Presentation on theme: "Mrs Khadijah Hanim bt Abdul Rahman Sem II 2011/2012 Week 15: 28 & 31 May 2012."— Presentation transcript:
Mrs Khadijah Hanim bt Abdul Rahman Sem II 2011/2012 Week 15: 28 & 31 May 2012
Half-Reactions and Electrodes Varieties of Cells The Electromotive Force Standard Potentials Applications of Standard Potentials Impact on Biochemistry: Energy Conversion in Biological Cells
Electrochemical system : heterogeneous system in which there is a difference of electrical potential between 2 or more phases.
An electrochemical cell consists: two electrodes (or metallic conductors) an electrolyte (an ionic conductor – may be a solution, a liquid or a solid). An electrode & its electrolyte comprise an electrode compartment. two electrodes may share the same compartment if the electrolytes are different, the two compartments may be joined by a salt bridge [a tube containing a concentrated electrolyte solution (potassium chloride in agar jelly)] that completes the electrical circuit & enables the cell to function.
A galvanic cell is an electrochemical cell that produces electricity as a result of the spontaneous reaction occurring inside it. [ Eg: Daniell Cell] A electrolytic cell is an electrochemical cells in which a non-spontaneous reaction is driven by an external source of current. Terminals (electrods) made from same metal Ionic conductor (at least 1 phase) to allow electronic charge to be transferred
The simplest type of cell: single electrolyte common to both electrodes. when spontaneous reaction takes place in a galvanic cell, electrons are deposited in one electrode (the side of oxidation, the anode) Collected from another (the site of reduction, the cathode) so, there is a net flow of current, which can be used to do work. Note that the + sign of the cathode can be interpreted as indicating the electrode at which electrons enter the cell the sign – of the anode as where the electrons leave the cell.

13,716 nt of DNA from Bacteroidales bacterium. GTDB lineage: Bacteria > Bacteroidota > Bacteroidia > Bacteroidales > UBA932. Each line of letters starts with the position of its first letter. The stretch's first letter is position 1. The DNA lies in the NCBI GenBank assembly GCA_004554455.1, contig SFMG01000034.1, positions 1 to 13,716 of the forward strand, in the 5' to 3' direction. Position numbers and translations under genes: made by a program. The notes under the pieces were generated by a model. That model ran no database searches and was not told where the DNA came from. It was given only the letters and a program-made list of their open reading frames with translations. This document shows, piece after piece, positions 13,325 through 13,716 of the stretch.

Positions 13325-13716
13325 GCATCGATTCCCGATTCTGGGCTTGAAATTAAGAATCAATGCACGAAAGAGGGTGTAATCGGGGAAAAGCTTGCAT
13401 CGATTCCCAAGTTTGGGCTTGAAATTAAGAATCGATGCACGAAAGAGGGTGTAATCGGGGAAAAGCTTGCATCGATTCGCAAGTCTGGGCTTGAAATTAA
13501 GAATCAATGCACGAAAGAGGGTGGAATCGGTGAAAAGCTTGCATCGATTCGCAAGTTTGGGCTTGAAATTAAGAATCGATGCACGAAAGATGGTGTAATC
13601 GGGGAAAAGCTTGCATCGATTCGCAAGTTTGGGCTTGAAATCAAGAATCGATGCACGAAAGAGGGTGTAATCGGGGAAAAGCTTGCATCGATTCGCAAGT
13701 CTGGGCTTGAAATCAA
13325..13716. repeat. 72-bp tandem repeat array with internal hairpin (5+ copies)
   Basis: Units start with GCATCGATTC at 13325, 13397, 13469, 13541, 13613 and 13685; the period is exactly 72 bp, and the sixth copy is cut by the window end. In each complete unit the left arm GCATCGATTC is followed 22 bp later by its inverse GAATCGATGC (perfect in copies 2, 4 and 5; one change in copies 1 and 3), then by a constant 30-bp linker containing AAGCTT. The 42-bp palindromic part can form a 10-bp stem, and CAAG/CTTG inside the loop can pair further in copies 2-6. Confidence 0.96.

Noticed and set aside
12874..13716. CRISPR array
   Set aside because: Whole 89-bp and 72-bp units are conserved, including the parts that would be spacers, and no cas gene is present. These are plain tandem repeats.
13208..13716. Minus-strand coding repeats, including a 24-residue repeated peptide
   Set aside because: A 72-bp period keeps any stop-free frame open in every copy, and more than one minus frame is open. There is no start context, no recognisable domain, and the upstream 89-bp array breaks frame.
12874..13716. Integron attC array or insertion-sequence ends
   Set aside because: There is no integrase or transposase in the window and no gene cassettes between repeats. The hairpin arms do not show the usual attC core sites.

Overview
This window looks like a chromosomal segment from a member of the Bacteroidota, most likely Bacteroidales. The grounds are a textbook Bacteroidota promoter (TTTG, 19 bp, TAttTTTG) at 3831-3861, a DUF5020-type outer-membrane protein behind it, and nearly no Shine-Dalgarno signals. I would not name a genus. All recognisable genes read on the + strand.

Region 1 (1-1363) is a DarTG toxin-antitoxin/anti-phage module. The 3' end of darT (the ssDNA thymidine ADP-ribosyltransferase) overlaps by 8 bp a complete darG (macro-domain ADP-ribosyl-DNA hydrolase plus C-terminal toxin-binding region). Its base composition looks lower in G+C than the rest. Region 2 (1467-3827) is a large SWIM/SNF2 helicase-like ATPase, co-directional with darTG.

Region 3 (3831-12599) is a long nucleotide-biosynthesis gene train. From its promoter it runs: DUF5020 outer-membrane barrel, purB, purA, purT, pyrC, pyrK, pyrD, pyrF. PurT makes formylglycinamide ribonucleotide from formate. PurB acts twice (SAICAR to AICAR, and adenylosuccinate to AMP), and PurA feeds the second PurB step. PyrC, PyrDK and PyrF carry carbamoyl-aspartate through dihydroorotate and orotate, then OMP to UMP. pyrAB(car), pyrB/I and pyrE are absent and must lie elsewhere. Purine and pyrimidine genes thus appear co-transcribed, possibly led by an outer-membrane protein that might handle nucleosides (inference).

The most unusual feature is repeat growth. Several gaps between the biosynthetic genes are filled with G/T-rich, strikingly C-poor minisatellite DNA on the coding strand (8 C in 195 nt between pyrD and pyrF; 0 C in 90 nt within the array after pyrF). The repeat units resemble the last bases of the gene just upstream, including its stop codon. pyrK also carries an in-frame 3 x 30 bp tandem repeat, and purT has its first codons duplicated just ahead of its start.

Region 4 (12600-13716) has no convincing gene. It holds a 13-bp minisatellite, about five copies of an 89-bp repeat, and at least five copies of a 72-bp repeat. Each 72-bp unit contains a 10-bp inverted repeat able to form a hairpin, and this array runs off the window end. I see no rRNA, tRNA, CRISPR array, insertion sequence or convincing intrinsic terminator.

The Daniell cell - The electrodes are immersed in different electrolytes. - Normally porous ceramics barrier separates a compartment containing electrolytes(prevent extensive mixing of the solutions by convection currents but allow ions to pass from solution to the other) - The redox coulple at one electrode is Cu 2+ /Cu and at the other is Zn 2+ /Zn. Anode (Negative) Cathode (positive) Cu 2+ (aq) + Zn Cu + Zn 2+ (aq)
Electrolyte concentration cell: the electrode compartments are identical except for the conc of the electrolytes. Electrode conc cell: the electrodes themselves have different conc, either because they are gas electrodes operating at different pressures or because they are amalgams (sol in mercury) with different conc.
Oxidation (Anode, -ve) : the removal of electrons from a species Reduction (cathode, +ve): addition of electrons to a species Redox reaction: reaction in which there is a transfer of electrons from 1 species to another and hence a change in oxidation no of an element. Reductant (reducing agent) is the electron donor Oxidant (oxidizing agent) is the electron acceptor Half-reactions – conceptual reactions showing the gain of electrons
Any redox reaction should be expressed as the difference of 2 reduction half- reactions. The reduced and oxidized species in half-reaction form a redox couple. Generally, we write it as Ox/Red and the corresponding reduction half reaction is Ox + v e - Red
Express the following reactions in terms of reduction half-reactions. a) The dissolution of silver chloride in water: (Note: it is not a redox reaction.) b) The formation of H2O from H2 and O2 in acidic solution.
Oxidant (reduction) = electron acceptor Reductant (oxidation) = electron donor Reduction half reaction: Redox couple: AgCl/Ag, Cl - and Ag + /Ag respectively.
The formation of H2O from H2 and O2 in acidic solution. Oxidant (reduction) = electron acceptor Reductant (oxidation) = electron donor Reduction half reaction: Redox reaction: H + /H 2 and O 2, H+/H 2 O